Hundreds of familes have been left homeless and many roads and streets in Durban and other coastal areas north of the city right up to Kosi Bay were turned into raging rivers as tropical storm Irina wreaked havoc across the province at the weekend.
Although Irina had been downgraded from a cyclone to a tropical storm, it still remained a threat to the coast, police and disaster services warned on Sunday night.
Stalled cars were a common sight as stormwater caused drains to overflow.
The M4 was closed at the La Mercy bridge and traffic was diverted to Beach Road as the lagoon level rose.
The weather services said the gale-force south-westerly winds (65km/h) were expected on Monday. There was a warning of very rough seas with waves up to 6m.
The weather system was likely to remain over open water between Maputo and Richards Bay for the next 24 hours, according to the National Joint Operational Centre.
“A combination of very rough seas, marine storm surge, as well as gale-force winds are likely to threaten the coastline,” said police spokesman Colonel Vishnu Naidoo.
Commercial and recreational fishing should be alerted to this threat.
The National Joint Operational Centre, which is co-ordinating response to the storm, includes the police, the SA Weather Service, disaster management, the army and government departments such as health.
In Jozini in the Nyawushadi area, a house collapsed on a woman, breaking her legs, after floods hit northern KwaZulu-Natal on Sunday morning.
Co-operative governance spokesman Vernon Mchunu said emergency services were trying to get through mud and dirt to reach Phumaphi Makhaye, 56.
Disaster teams were still quantifying the damage, but he estimated that at least 300 houses had been flooded.
Four men were reported missing in flooded rivers in northern KZN, but by Sunday night they were found, he said.
At the Kennedy Road shack settlement in Durban, 10-year-old Sindi Gwazi was injured when an informal house collapsed on her, trapping her beneath the rubble and mud.
Her neighbour, Khethiwe Vundisa, said that the shack had collapsed at 9am on Sunday.
“I heard her mother crying for help and the whole community gathered to help. We could not find her because there was a lot of mud.”
Neighbours gathered with spades and buckets. “We scooped the sand and water out of the shack and found her. An ambulance arrived and rushed her to hospital.”
In other parts of the settlement, residents scooped the water from their waterlogged homes in a desperate attempt to save belongings.
A few shacks were unstable and owners had to be evacuated because of fears that their homes might collapse.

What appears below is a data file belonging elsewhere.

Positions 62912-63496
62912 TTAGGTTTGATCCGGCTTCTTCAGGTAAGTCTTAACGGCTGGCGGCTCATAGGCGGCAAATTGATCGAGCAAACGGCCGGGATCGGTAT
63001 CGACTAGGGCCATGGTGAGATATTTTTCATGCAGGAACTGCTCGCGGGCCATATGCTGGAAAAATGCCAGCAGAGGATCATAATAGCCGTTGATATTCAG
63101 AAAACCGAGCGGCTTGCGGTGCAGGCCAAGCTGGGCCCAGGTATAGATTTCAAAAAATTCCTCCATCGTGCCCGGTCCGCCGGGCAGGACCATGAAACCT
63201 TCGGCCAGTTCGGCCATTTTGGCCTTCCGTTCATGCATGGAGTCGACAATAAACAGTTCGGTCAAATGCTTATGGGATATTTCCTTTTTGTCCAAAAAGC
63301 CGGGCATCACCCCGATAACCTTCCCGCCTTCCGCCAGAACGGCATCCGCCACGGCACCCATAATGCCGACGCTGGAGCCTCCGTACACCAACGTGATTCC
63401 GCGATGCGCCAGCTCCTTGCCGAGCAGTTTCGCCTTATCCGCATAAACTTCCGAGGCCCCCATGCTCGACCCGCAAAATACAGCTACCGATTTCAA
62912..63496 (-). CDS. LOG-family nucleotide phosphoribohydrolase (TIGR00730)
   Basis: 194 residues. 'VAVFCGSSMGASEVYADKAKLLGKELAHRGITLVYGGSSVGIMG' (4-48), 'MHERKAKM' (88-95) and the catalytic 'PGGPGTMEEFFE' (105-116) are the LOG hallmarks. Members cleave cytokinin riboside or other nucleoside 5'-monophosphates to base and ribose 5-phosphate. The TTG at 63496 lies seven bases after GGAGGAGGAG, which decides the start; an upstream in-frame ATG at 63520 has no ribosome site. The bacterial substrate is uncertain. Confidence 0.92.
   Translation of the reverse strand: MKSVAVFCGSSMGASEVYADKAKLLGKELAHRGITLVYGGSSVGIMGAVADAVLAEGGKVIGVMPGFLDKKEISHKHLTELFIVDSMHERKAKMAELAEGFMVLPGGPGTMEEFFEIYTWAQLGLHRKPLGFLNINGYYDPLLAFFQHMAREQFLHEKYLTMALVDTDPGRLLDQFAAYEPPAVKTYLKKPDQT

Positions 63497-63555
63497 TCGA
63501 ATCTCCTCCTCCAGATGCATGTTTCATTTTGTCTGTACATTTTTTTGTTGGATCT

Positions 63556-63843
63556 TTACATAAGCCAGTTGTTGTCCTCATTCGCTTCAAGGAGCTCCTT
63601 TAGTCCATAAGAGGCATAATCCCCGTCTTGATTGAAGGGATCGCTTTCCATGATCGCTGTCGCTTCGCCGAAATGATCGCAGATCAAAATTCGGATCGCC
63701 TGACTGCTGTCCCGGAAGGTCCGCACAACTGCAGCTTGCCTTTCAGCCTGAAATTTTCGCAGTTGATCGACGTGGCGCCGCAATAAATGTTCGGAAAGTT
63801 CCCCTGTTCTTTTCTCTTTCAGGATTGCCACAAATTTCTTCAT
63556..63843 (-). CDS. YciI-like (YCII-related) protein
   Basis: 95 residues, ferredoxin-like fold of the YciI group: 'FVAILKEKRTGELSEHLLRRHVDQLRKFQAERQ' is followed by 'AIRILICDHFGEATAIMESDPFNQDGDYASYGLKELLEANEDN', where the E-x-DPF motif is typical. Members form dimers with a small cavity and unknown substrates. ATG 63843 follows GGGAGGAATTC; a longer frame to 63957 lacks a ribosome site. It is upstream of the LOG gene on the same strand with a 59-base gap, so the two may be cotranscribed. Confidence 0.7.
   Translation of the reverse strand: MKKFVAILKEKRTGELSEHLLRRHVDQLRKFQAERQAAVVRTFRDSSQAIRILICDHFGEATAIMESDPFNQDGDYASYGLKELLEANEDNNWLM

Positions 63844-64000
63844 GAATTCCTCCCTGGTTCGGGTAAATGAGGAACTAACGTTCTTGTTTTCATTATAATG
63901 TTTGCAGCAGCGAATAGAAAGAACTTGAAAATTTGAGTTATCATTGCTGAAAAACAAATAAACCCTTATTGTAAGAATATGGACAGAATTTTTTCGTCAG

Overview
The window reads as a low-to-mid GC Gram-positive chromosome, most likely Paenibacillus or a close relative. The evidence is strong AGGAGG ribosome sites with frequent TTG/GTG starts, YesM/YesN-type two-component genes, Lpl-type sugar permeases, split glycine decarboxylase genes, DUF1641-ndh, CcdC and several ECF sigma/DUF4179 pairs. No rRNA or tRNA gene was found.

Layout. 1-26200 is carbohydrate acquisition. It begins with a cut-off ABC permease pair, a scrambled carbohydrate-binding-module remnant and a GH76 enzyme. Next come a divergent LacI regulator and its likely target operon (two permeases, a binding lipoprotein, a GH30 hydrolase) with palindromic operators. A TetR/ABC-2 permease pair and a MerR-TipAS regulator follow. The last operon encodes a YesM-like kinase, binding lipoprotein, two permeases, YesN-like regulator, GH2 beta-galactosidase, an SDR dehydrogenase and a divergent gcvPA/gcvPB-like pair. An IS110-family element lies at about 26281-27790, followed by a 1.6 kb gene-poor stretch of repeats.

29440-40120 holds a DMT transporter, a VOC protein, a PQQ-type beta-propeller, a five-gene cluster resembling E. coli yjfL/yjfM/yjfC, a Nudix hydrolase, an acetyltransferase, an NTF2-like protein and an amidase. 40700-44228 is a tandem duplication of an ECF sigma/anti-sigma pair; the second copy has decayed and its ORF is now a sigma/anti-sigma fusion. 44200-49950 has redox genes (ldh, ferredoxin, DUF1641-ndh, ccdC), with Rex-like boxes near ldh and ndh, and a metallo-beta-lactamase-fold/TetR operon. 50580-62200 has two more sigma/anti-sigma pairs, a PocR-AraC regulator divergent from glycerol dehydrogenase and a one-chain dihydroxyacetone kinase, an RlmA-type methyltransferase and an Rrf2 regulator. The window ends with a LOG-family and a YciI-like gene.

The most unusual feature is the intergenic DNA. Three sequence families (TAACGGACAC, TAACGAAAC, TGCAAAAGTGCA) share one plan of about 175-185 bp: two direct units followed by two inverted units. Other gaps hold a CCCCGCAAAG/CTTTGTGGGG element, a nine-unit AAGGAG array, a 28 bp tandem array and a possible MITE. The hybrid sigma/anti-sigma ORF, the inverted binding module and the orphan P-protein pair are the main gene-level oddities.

Community spokesman Hilton Sibiya told The Mercury that 53 people had reported to him that their homes had been flooded.
“I have asked all the people who were affected to come to the community hall,” he said.
More people would be affected if the rains continued. “The shacks are unstable. They can collapse at any time.
“The people who will be sleeping at the hall do not have blankets and beds. And the number will rise, so I do not know if the hall will be able to accommodate everyone,’’ Sibiya added.
On the Bluff, floodwaters gushed into the home of Koogan Naidoo, damaging furniture and other valuables after a stormwater drain overflowed.
“I was watching TV with my wife and it was raining a lot,” he said.
The rain forced a manhole outside his home to overflow and a large portion of Frederick Avenue was flooded.
When The Mercury visited Naidoo’s home on Sunday, disaster management workers were still trying to stop the drain from overflowing and sandbags had been placed to divert the water.
Large trees surrounding his property had fallen over and broken the surrounding wall of the house.
By Sunday night, Co-operative Governance MEC Nomusa Dube said disaster and emergency officers were still out rescuing people. She urged motorists to exercise caution and heed instructions.
She met traditional leaders, community workers, mayors and councillors to start an awareness campaign so that “there is no resistance when we advise people to evacuate danger zones”.
Rescue operations were under way in many of the Zululand coastal areas.
“At the moment we are hard at work assisting people whose houses have been flooded. Moves are being made to also evacuate others,” said Dube.
The provincial government was organising temporary housing units for displaced families.
A forecaster at the SA Weather Service’s Durban office, Wesani Maluleke, said that since the heavy rains started on Saturday night, some parts of the province had received more than 100mm of rain.
“The storm seems to be moving more south-east during the week ahead, only affecting the coastal parts of KZN. The rain is currently widespread across the province.
“By Monday, we will experience less rain. On Tuesday, the province will experience substantially less rain, if any.
“And, with conditions improving, by Wednesday, the rain could be clearing.
“The pattern of the storm seems to be moving away from the South African coastline, but there is a 60 percent chance of rain on Friday,” Maluleke said.
Airports Company SA’s Durban spokesman, Colin Naidoo, said the weather had not interrupted flights at King Shaka Airport. - The Mercury
* If you have pictures showing storm damage from cyclone Irina, e-mail them to [email protected]